CD45 Negative regulator of JAK/STAT signaling Lo et al., 2012
Cathepsin G Protease, AML1-ETO degradation Jin et al., 2013
OGG1 DNA repair Alcalay et al., 2003
Activation Molecular/Biological functions References
JUP(g-Catenin) Wnt/b-Catenin signaling Muller-Tidow et al., 2004; Zheng et al., 2004; Tonks et al., 2007
JAGGED1 Notch signaling Alcalay et al., 2003
TRKA Nerve Growth Factor receptor Mulloy et al., 2005
ID1 Maintains HSC self-renewal Jankovic et al., 2007
P21/WAF1 HSC self-renewal Peterson et al., 2007
PONTIN Cell cycle progression Breig et al., 2014
BCL2 Apoptosis inhibitor Klampfer et al., 1996
BCL-xl Apoptosis inhibitor Chou et al., 2012
Tab.1  List of representative AML1-ETO target genes
Fig.3  ETO and E-protein interactions. Schematic representations showing domain structures of ETO and E-proteins, along with the three binding interfaces: NHR1/AD1, NHR2/DES and NHR1/DES (Guo et al., 2009). DES harbors the minimal sub-region that shows binding to NHR2 (N2B).
Fig.4  Differential involvement of ETO-corepressor/E-protein interactions in distinct leukemogenic pathways. (A) Alignment of PCET sequences from HEB, E2-2 and E2A. E2A-specific change is labeled with yellow stars. (B) In t(8;21) AML, strong AML1-ETO/E-protein (HEB or E2A) interactions facilitate transcriptional repression to promote leukemogenesis. (C) In t(1;19) ALL, due to E2A-specific amino-acid changes flanking the PCET motif, the binding affinity of E2A-Pbx1 to ETO-2/MTGR1 corepressors is reduced. As a result, E2A-Pbx1 is skewed toward recruiting p300/CBP HATs for gene activation.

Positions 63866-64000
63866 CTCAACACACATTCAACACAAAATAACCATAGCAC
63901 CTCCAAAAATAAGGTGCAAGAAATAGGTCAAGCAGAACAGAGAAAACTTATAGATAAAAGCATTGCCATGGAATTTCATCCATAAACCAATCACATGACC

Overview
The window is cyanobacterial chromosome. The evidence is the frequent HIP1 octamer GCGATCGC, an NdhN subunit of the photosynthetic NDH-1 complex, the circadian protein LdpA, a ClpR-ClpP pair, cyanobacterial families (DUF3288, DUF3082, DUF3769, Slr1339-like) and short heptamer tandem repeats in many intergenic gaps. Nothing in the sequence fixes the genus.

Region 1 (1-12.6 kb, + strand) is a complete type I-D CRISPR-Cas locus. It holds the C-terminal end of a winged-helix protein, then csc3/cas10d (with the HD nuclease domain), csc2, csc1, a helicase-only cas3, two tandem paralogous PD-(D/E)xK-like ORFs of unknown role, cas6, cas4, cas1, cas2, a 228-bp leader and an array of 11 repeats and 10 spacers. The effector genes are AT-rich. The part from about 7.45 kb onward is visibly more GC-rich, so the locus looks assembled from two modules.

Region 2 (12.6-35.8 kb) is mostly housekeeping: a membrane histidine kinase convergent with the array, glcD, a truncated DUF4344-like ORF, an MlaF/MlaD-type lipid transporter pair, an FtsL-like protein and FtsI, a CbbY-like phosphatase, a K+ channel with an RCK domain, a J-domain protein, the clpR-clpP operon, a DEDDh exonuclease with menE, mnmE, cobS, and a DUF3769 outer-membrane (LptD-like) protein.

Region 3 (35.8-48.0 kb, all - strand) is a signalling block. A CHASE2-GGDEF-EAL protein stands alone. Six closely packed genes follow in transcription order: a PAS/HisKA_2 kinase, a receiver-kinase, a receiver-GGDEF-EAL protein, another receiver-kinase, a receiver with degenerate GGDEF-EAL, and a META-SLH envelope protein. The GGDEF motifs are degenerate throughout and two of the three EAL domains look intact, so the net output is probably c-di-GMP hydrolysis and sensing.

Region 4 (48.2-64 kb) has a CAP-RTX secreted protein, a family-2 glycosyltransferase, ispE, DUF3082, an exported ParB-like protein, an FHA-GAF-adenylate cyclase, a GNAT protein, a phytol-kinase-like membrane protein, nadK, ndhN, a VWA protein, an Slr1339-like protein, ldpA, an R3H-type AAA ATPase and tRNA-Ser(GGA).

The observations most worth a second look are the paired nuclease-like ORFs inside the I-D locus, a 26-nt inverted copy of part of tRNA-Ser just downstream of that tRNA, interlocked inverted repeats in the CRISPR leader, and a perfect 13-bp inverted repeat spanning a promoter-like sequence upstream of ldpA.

Domain Structure description PDB number References
RHD RHD 1CO1, 1LJM, 1CMO Berardi et al., 1999; Nagata et al., 1999; Bartfeld et al., 2002
RHD+ DNA 1HJC Tahirov et al., 2001
RHD+ CBFb + C/EBPb + DNA 1IO4 Tahirov et al., 2001
RHD+ CBFb + DNA 1H9D Bravo et al., 2001
RHD+ CBFb 1E50 Warren et al., 2000
NHR1(eTAFH) NHR1 2H7B Plevin et al., 2006
NHR1 (F136Y) 2PP4 Wei et al., 2007
NHR1+ HEB-PCET 2KNH Park et al., 2009a
NHR2 NHR2 1WQ6 Liu et al., 2006
NHR2+ HEB-N2B 4JOL Sun et al., 2013
NHR3 NHR3+ PKA(RIIa) 2KYG Corpora et al., 2010
NHR4 NHR4 2OD1 Liu et al., 2007
NHR4+ SMRT 2ODD Liu et al., 2007
dTAFH TAF4-TAFH 2P6V Wang et al., 2007
Tab.2  Reported 3D structures of AML1-ETO domains
Fig.5  3D models of AML1-ETO and its complexes with binding partners. Available 3D structures of isolated AML1-ETO domains are shown by PyMOL and the structures were connected with dashed lines. RHD is colored in blue, its binding partner CBFb in cyan, NHR1 in green, NHR2 in orange, NHR3 in hot pink, and NHR4 in red. For ETO binding partners, HEB peptides are in yellow, PKA (RIIa) in gray, and SMRT peptide in pale cyan. Note that NHR2 mediates tetramerization of AML1-ETO proteins (the other three NHR2 domains are in gray), thus bridging 4 copies of each interacting proteins. AML-ETO can also form hetero-oligomers with ETO family proteins (ETO-2, MTGR1).